Fact: A mortician is only immune for this mistake if those remains have been “hanging around” for three years without being placed in a coffin or urn and there is no written contract specifying where those remains go. IC 23-14-55-2(c). (And why should a cemetery owner be liable for a coroner’s mistake anyway?)

CJD: [I]n a bunch of states, an agent or real estate owner can’t be held liable for failing to tell a potential buyer or renter that the house is “psychologically affected.” What’s scarier than a haunted house? A statehouse that grants immunities like this one.

Fact: The only law that CJD cites, Indiana’s, provides “an owner or agent may not intentionally misrepresent a fact concerning a psychologically affected property in response to a direct inquiry from a transferee.” IC 32-21-6-6. Connecticut law similarly strips immunity when a purchaser makes affirmative inquiries. Sec. 20-329ee. Are you really concerned whether an HIV+ person used to live in a house? A buyer is entitled to ask and demand disclosure (though the federal fair housing laws may come into play). But why is CJD so concerned about protecting the rights of bigots to sue on the psychological damage self-imposed by their bigotry? Where’s the justice in requiring a seller to admit their HIV+ status on pain of liability for failing to affirmatively do so?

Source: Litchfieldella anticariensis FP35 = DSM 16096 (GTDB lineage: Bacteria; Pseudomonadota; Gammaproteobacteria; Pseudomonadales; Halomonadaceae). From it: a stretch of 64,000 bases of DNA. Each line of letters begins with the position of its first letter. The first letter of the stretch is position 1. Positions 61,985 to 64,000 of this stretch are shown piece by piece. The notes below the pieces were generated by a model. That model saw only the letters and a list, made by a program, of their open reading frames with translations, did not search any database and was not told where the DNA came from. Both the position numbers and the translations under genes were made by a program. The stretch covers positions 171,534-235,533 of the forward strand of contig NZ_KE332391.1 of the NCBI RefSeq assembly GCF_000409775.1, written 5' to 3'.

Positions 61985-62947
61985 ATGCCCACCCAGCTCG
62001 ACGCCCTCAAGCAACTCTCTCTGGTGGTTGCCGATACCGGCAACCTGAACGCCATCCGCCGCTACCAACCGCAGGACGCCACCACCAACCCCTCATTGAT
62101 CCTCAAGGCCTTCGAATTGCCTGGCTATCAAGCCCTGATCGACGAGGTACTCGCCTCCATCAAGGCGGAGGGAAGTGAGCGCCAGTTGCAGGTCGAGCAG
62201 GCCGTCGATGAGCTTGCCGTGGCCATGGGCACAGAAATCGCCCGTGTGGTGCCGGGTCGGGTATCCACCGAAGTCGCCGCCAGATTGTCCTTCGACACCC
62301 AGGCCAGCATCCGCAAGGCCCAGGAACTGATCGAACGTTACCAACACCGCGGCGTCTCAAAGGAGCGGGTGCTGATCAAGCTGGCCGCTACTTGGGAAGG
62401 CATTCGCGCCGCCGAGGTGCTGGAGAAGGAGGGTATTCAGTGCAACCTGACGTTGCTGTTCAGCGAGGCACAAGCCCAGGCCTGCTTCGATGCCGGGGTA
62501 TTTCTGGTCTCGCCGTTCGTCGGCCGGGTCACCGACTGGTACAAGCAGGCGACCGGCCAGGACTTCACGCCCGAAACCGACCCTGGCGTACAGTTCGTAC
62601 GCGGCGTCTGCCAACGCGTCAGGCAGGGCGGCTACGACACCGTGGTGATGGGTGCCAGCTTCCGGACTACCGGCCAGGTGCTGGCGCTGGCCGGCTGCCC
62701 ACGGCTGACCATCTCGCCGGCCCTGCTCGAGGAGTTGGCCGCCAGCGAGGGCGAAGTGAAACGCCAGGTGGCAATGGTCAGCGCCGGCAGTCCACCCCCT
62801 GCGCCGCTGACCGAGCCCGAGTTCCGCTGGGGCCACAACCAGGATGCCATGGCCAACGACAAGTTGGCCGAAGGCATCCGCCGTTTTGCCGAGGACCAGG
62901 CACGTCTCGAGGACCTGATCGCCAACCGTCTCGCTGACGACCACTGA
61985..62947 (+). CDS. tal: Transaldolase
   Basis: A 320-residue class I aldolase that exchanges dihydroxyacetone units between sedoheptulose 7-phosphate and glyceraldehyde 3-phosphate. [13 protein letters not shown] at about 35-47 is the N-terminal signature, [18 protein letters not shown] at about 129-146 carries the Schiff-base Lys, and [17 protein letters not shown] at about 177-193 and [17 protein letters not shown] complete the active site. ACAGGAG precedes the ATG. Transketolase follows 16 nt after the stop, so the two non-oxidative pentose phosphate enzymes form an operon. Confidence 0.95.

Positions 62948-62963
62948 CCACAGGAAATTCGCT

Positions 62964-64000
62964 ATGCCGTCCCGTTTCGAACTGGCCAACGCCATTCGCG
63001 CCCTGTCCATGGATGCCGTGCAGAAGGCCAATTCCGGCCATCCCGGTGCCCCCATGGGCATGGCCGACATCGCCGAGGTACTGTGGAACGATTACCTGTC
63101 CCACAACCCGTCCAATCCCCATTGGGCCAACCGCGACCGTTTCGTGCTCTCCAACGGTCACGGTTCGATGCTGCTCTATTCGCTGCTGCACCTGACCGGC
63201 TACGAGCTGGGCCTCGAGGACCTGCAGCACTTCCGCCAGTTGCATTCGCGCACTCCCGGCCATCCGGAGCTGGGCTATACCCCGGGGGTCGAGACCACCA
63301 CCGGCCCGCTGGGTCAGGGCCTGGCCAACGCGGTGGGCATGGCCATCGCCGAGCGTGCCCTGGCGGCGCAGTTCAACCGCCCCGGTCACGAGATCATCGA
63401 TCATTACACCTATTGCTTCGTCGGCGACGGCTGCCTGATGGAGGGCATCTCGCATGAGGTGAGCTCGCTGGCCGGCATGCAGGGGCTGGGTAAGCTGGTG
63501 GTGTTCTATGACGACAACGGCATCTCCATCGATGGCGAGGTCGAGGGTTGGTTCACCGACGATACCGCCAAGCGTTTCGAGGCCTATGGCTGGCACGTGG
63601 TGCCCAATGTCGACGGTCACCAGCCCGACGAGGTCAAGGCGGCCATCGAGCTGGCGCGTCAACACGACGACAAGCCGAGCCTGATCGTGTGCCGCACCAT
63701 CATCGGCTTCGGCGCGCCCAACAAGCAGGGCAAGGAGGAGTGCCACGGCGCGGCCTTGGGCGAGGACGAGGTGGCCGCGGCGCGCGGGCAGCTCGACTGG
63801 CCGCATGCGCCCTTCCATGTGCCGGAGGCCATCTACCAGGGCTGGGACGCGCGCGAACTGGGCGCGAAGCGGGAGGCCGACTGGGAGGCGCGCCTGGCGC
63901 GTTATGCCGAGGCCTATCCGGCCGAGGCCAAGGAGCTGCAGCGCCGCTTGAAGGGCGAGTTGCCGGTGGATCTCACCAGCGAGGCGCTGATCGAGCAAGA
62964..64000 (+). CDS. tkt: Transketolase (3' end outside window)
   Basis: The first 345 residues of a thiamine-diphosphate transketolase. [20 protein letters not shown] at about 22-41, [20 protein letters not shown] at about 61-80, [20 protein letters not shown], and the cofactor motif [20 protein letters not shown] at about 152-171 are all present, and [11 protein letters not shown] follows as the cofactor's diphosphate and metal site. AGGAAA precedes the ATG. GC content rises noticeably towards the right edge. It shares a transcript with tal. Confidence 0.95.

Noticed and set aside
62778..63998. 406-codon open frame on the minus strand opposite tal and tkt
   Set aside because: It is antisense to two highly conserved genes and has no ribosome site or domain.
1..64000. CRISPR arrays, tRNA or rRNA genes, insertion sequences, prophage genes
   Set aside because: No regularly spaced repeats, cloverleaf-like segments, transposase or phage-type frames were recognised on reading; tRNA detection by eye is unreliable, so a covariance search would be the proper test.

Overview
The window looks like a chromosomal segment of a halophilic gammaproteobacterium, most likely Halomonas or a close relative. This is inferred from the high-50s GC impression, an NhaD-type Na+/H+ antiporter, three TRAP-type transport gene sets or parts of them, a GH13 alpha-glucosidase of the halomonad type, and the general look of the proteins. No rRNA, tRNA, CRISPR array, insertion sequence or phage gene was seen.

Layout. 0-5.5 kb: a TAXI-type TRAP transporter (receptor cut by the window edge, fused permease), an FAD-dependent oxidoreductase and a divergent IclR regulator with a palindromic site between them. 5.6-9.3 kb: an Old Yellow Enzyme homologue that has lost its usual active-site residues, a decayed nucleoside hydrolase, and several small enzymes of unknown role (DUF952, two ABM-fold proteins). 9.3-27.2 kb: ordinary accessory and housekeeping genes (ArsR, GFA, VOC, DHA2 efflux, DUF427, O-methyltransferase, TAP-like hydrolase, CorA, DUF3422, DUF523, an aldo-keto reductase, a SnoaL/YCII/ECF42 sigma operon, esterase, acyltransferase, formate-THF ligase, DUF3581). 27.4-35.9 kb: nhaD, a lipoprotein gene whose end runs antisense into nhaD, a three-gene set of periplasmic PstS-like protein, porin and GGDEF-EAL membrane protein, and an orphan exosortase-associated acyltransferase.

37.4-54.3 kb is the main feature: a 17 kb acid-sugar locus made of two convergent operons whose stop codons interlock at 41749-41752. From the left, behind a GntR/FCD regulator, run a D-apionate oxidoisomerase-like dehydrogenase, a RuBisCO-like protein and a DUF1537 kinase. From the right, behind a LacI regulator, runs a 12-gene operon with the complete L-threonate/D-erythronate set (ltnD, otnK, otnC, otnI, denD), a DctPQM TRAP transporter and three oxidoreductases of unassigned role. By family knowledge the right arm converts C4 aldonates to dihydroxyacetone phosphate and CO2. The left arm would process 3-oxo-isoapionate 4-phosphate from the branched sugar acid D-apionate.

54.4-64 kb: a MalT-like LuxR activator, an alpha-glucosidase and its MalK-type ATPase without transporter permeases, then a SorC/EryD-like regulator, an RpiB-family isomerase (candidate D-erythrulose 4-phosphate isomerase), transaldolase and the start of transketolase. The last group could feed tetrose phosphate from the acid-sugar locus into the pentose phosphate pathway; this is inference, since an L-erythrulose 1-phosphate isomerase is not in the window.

The complaint about haunted house immunity is especially ironic, given that the famous New York haunted house case of Stambovsky v. Ackley–where a court held that a buyer could back out of a home purchase because the seller failed to disclose poltergeists–is a famous poster child for a justice system run amok. 169 A.D.2d 254, 572 N.Y.S.2d 672 (1st Dept. 1991).